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with respect to man's fpiritual concerns, been pleased to leave him thus abfolutely, as it were, in his own hands. If he has not, all reafoning upon the matter is at an end; and before men fuffer themfelves to be governed by a fpecious dogma, which is calculated to impofe, they should examine, whether they have fairly measured their application of it by the standard set up for that purpose in the word of God. In other words, whether they have honestly made ufe of all means to inform their judgment, before they adopt it as their rule of conduct. If they have not, their fincerity, merely as fuch, will furnish no plea in their favour. They will be condemned, not because they are fincere, but because they have neglected those means of information, which would have directed their fincerity to its proper object. In confequence of which neglect, they may be in the condition of numberless affertors of the rights of conscience, that have appeared in all ages of the world; who, in the ftrenuous exertion of their zeal, thought they were doing GoD service, at the time they were engaged in the moft direct oppofition to his will; and facrificing to idols which their own corrupt nature had set up, under the differ ent shapes of pride, prejudice, and worldly interest.

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The A&t upon which it is founded, should be feen in a civil, not in a religious point of view; for it con cerns men as members of a civil fociety, rather than in any other character. The paffing this Act was a seasonable exertion of political wisdom, for the purpose of securing the government of this country, at a very critical period, upon the broadeft foundation, And the Act itself may with more propriety be called an Act of Sufpenfion, than of Toleration; the purpose of it being to fecure Protestant Diffenters from the Church of England, on certain conditions, from the penalties to which they had been made fubject by former statutes. That this was the idea which the legislators had before them at the time, may be fairly concluded, from the word Tole, ation not being once


mentioned through the whole ftatute; and from the Act of Uniformity being at the fame time fuffered to remain unrepealed.

To form a correct judgment, then, upon this fubject, it may be proper to confider every law as composed of two distinct parts, the preceptive, that which binds the law upon the conscience, and the coercive, that which enforces the obligation of it upon the practice. Now the coercive part of any law, or the penal fanction annexed to it, is only for the neceffary purpose of moving or constraining men to pay that obedience to the law, which is required of them. But the obligation upon the confcience is not derived from the penalty defigned to fecure it, but from the authority of the lawgiver; who, by virtue of that authority, had a right to exact obedience to all his juft demands. A suspension, therefore, of the penal fanction, though in the present corrupt ftate of man it render the law lefs effectual, does not in anywife invalidate the law itself; which remains just what it was before the fanction was annexed to it; binding upon the party, or otherwife, according to the juft tenour of the law in queftion, and the authority of the law-maker, independent of every other confideration. For it is not reasonable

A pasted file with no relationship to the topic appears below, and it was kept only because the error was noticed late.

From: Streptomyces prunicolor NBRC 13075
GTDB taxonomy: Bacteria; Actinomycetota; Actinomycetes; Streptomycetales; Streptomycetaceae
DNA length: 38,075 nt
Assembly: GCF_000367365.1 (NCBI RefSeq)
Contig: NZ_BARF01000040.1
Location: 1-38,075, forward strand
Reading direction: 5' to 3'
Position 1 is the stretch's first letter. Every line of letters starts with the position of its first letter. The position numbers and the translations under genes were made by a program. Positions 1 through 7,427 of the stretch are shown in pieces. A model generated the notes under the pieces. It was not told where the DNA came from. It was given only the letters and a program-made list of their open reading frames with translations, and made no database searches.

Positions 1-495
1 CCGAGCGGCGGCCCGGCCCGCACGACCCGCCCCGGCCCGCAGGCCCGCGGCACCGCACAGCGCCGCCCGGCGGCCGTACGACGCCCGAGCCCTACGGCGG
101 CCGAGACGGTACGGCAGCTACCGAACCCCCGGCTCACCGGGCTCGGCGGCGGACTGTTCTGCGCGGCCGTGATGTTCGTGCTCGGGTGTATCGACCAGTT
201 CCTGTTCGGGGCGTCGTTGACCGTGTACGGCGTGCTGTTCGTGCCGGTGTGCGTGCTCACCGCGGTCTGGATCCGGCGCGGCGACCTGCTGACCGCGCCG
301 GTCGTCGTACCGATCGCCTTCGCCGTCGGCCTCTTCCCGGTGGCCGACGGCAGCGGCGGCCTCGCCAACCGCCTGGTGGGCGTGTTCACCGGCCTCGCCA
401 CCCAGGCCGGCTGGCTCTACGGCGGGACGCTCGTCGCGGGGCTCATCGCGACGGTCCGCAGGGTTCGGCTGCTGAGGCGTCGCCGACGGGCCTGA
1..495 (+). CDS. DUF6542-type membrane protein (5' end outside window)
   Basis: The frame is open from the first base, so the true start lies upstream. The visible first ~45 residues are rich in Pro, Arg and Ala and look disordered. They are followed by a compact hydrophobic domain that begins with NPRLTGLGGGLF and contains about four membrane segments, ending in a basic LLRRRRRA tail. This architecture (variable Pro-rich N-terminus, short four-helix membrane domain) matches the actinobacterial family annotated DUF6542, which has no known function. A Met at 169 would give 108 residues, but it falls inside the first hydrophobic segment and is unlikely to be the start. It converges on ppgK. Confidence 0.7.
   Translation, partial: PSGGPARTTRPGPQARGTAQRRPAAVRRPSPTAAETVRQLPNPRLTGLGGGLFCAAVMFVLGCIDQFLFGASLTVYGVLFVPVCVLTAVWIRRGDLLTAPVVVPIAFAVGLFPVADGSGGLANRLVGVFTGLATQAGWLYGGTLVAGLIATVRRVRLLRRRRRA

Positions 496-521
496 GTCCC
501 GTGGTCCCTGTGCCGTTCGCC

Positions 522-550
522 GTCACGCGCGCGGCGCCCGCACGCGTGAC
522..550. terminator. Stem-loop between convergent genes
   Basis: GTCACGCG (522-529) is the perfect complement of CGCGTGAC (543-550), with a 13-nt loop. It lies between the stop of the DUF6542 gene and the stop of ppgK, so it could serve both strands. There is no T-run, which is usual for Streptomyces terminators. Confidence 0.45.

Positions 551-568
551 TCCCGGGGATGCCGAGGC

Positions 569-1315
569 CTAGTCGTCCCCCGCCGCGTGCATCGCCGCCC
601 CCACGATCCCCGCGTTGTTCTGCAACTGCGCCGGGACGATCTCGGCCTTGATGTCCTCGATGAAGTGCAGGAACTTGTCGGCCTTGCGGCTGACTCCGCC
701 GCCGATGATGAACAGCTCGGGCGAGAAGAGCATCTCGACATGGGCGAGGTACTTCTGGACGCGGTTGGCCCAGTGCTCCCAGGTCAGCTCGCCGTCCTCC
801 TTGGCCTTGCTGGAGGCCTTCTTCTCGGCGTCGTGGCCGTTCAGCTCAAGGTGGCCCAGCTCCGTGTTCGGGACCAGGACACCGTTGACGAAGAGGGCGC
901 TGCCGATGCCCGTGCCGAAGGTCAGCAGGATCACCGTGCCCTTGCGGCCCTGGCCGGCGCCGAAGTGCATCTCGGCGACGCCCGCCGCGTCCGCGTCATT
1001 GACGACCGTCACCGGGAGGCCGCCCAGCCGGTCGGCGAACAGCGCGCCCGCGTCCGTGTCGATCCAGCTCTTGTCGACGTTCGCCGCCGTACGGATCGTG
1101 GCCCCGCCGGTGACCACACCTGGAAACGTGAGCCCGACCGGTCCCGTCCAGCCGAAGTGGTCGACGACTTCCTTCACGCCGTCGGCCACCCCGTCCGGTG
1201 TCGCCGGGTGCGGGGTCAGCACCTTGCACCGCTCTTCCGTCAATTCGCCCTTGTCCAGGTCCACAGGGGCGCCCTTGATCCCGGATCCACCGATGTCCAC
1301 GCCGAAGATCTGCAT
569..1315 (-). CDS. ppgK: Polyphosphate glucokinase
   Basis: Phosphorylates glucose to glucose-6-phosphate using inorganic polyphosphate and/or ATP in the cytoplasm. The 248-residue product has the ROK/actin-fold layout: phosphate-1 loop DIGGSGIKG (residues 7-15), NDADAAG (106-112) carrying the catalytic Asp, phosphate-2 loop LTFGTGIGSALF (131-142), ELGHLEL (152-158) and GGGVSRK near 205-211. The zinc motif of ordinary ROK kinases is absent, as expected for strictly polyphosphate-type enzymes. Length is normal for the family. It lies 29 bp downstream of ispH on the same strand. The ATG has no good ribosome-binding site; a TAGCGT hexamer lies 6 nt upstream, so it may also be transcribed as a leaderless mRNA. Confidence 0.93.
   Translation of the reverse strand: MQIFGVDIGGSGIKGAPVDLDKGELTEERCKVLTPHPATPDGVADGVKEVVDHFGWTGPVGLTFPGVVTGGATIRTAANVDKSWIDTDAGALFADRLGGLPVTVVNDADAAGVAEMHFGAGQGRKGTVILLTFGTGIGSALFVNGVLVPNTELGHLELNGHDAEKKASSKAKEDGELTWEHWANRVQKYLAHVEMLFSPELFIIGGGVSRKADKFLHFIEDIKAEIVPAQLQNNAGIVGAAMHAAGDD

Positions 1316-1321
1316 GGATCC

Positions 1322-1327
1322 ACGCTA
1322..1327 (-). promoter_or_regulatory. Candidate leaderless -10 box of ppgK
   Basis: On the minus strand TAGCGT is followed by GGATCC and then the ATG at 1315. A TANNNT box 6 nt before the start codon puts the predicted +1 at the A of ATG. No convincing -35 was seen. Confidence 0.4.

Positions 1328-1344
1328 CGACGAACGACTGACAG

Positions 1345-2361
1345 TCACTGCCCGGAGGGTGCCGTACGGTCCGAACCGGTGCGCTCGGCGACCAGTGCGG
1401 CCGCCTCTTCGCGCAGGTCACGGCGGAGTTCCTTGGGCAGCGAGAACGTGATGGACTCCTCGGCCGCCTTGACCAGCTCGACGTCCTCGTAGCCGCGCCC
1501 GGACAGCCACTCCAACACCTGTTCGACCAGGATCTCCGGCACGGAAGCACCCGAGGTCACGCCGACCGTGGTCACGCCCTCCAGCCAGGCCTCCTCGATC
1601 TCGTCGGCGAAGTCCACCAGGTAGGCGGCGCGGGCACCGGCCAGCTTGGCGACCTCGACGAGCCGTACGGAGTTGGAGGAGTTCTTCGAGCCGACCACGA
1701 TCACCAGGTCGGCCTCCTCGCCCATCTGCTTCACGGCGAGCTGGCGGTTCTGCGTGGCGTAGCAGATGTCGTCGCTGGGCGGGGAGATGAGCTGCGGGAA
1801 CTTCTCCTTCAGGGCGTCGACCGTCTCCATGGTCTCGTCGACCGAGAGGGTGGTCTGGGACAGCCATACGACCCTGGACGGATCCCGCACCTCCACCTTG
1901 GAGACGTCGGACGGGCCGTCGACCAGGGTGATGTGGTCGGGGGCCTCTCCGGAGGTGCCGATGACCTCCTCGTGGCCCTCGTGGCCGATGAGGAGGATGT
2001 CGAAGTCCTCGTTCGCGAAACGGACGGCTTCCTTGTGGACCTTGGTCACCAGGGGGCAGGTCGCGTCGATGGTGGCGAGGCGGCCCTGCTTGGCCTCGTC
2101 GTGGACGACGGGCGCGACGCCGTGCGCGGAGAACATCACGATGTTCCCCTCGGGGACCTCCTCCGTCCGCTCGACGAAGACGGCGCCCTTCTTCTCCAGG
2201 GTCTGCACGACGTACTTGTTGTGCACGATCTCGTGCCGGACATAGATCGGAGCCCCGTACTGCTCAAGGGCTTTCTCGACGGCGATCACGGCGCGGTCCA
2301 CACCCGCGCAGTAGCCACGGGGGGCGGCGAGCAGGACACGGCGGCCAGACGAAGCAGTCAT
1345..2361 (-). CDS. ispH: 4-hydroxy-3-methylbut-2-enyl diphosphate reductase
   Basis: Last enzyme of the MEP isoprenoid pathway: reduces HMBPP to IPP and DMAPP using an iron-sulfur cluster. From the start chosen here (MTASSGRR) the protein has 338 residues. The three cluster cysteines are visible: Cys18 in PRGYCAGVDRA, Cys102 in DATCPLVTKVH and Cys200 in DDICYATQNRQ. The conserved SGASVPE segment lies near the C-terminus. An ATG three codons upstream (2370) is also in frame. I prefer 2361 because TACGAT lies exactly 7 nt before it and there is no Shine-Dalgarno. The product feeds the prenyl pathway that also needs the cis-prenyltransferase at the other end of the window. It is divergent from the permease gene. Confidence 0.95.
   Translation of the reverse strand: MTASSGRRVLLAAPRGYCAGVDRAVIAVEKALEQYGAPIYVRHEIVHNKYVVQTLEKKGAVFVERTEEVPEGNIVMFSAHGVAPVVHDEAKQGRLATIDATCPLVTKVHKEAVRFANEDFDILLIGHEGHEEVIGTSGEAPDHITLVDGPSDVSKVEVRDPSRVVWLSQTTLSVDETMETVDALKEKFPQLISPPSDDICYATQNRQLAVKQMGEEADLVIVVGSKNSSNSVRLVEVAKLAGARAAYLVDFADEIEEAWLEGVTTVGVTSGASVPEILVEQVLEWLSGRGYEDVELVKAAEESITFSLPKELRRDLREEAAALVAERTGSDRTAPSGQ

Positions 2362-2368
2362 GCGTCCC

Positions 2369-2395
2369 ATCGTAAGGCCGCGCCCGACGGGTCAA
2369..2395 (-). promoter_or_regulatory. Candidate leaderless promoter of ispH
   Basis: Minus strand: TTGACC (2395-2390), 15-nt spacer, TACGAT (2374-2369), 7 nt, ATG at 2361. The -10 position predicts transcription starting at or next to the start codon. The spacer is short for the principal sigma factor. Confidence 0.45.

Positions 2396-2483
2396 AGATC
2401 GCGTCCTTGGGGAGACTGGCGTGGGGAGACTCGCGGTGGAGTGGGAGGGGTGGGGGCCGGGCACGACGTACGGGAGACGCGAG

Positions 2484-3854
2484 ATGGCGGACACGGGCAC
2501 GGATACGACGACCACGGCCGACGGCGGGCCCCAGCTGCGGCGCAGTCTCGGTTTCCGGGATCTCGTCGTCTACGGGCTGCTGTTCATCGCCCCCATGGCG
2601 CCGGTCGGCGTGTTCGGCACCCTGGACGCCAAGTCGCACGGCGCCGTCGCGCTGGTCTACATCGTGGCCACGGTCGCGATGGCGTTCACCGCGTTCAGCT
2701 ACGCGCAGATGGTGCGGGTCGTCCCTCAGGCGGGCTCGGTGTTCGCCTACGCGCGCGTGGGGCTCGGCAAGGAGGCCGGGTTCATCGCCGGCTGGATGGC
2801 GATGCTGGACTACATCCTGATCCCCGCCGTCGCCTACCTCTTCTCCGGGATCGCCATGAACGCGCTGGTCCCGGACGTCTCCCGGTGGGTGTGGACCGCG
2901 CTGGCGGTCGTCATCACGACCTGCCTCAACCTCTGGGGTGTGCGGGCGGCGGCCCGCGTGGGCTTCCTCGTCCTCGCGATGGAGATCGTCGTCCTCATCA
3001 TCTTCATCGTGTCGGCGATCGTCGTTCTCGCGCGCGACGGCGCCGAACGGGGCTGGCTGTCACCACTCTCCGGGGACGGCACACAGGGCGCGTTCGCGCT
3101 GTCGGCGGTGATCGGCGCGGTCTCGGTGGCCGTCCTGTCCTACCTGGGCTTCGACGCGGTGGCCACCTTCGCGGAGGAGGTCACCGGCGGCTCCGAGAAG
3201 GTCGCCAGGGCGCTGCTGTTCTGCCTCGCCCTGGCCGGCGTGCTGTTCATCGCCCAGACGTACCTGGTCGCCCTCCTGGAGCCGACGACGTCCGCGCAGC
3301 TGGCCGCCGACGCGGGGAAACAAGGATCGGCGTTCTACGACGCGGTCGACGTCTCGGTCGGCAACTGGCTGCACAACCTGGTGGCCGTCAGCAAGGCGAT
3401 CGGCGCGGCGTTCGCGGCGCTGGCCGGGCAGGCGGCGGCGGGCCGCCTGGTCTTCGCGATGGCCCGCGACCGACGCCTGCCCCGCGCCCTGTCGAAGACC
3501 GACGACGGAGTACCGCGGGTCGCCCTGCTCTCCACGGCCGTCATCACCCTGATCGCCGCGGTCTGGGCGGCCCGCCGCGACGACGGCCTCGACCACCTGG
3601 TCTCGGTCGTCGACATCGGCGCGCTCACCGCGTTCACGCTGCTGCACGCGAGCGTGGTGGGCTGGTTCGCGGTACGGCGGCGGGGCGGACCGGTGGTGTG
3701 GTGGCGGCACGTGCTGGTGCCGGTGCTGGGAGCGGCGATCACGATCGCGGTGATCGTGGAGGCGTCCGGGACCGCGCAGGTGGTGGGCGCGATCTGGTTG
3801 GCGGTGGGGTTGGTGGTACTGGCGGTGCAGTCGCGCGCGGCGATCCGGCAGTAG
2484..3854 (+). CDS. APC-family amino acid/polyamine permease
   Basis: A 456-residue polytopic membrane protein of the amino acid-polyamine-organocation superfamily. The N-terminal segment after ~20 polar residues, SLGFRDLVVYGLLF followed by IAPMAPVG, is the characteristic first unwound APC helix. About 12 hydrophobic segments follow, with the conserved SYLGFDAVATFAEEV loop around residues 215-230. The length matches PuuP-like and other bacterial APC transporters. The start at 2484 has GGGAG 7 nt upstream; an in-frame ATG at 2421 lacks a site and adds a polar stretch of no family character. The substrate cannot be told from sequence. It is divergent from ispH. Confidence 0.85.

to fuppofe, that the removal of the penalty can take away from the law that obligation which it derives from a different cause.

The Apostle feems to have had this idea before him in the following legal comment addreffed to his difciples. Wherefore," fays he, "you muft needs be fubject, not only for wrath, but alfo for confcience fake:" not for fear of the penalty, but from a sense of the obligation which the law binds upon the confcience. A motive which ought to fecure the obedience of every Chriftian.

The fanction annexed, then, to any law proves nothing as to the obligation of the law itself upon the confcience; but it proves, that in confequence of man not being in that perfect condition in which he ought to be, other motives, befides thofe derived from the reasonableness and equity of the command, are become neceffary to fecure his obedience. For every law ftands upon the ground of its own merits; if good in itfelf, and enacted by proper authority, whether the penalties defigned to fecure its operation be enforced or not, its obligation upon the confcience remains the fame.

Let us now confider what the Act of Toleration, as it is commonly called, has done in the cafe before us,

By the Act of Uniformity, every person is required to conform to the mode of worship established in this country. The enforcement of penalties upon this fubject, a fubfequent Act has, under certain circumstances, fufpended; whilft, at the fame time, the Act itself, the operation of which those penalties were meant to secure, is suffered to remain in being. May we not conclude from hence, that the legislators faw no reason to alter their opinion with respect to the Act of Uniformity itself; although, upon confideration, they thought proper, in particular cafes, to leave it to produce its effect upon the mind, unaffifted by its appointed fanction.

The title of Toleration Act, therefore, which use has now familiarized to the ear, seems to be derived rather from the meaning which popular interpretation has affixed to the Act in queftion, than from the real intention of the Act itself. For an exemption from penalties, which the policy of former times had inflicted upon certain irregular practices, cannot be confidered fo much a toleration of thofe practices, as an acknowledgment, on the part of Government, that religious opinions, fo long as they do not interfere with what is deemed to be the welfare of the state, are no longer confidered objects for temporal coercion.

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